The media is always evolving. The term “media” is an umbrella term that encompasses a wide variety of communication outlets to deliver information to the general public. From television to radio, to newspapers and advertising, all of these outlets are generally used in order to inform large audiences about any type of information. Collectively, all of these are part of the mass media, and they play a vital role in the circulation of information that influences the opinion of the public.
In the last two decades, the media landscape has drastically changed. The consumption behaviour of the general public has shifted away from traditional media, to digital media. Initially, print newspapers were a very popular outlet for the public to use in order to stay informed, but the circulation of print newspapers has decreased significantly according to the Pew Research Center. However, this has led to newspapers turning to digital formats, as Canadian newspapers have reported an increase in earnings from online circulations, according to Statistics Canada. Even major outlets like the CBC have reconfigured their news delivery models around digital.
With the decline of traditional media, digital media has grown exponentially, as it is much more accessible in the digital age. According to a 2019 study conducted by Global Web Index, it found that digital consumers spend approximately seven hours online per day. The study also found that social media usage accounts for the largest share in online media consumption, where the average person spends almost two and a half hours on those platforms.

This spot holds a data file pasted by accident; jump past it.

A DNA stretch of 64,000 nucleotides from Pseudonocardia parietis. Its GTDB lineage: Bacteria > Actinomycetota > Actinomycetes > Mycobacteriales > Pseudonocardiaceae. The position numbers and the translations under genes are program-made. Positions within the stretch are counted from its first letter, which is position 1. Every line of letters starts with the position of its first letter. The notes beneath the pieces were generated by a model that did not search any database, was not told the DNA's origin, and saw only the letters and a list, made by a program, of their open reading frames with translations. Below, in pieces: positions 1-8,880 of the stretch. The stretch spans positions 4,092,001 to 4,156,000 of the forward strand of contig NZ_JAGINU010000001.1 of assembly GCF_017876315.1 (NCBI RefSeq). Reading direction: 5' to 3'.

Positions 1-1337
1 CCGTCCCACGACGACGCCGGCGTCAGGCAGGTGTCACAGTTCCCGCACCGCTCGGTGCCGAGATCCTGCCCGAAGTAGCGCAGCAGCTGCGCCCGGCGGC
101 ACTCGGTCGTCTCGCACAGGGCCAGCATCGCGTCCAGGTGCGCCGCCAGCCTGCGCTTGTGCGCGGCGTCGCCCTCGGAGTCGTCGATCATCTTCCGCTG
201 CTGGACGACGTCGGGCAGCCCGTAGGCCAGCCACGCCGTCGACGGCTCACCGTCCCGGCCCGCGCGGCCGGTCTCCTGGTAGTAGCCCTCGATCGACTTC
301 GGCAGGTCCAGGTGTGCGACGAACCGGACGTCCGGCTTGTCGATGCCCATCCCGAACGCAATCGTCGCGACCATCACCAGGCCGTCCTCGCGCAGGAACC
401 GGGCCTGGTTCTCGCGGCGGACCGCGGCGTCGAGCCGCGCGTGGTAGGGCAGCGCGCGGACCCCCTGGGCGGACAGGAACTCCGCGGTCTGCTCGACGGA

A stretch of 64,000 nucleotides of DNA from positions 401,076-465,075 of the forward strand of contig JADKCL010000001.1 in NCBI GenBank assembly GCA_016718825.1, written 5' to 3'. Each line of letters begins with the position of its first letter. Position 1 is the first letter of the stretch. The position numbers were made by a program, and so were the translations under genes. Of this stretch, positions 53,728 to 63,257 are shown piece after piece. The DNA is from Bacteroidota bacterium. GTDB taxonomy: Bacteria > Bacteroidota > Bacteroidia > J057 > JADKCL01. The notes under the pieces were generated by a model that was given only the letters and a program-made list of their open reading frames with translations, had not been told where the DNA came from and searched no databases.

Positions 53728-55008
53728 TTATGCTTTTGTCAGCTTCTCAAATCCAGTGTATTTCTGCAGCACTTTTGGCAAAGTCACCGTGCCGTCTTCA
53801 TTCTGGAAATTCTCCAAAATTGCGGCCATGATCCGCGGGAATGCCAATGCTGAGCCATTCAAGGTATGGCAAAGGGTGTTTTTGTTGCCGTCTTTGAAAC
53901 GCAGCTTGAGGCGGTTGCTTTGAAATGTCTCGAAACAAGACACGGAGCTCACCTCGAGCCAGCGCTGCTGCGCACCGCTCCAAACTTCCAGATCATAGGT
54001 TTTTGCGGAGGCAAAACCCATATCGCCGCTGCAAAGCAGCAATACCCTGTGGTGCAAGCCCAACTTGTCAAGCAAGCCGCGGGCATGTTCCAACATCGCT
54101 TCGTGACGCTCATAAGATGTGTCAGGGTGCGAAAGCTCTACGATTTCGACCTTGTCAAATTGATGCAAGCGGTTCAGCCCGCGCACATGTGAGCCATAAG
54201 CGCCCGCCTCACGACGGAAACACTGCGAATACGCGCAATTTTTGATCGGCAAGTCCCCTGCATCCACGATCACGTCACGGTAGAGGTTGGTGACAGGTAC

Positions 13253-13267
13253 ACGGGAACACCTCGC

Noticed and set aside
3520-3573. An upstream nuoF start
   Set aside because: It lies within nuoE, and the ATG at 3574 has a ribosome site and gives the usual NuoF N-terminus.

ONLINE MEDIA TRAINING IN 2020
So why is it important to understand the change in media consumption behaviour? It is clear that the media is dynamic, but the public interest and demand for information about events that are happening around the world remains constant. While the audience may no longer be reading print newspapers to stay informed, they have now turned to online outlets to read about various topics that are important to them.
If you are a public figure or a company that is concerned about your public image or reputation, then it is important to consider where your audience may discover you. One of the best ways to gain awareness is to achieve positive news coverage. While there are many different public relations strategies that can be employed in order to do this, a good first step is developing a communications strategy and obtaining media training in order to ensure any interviews you do result in positive news coverage that helps to advance your business objectives. Media training is the process of learning techniques reporters use in interviews and methods you can use to keep your narrative on track. This allows you to better control the outcome and ensure news coverage is positive.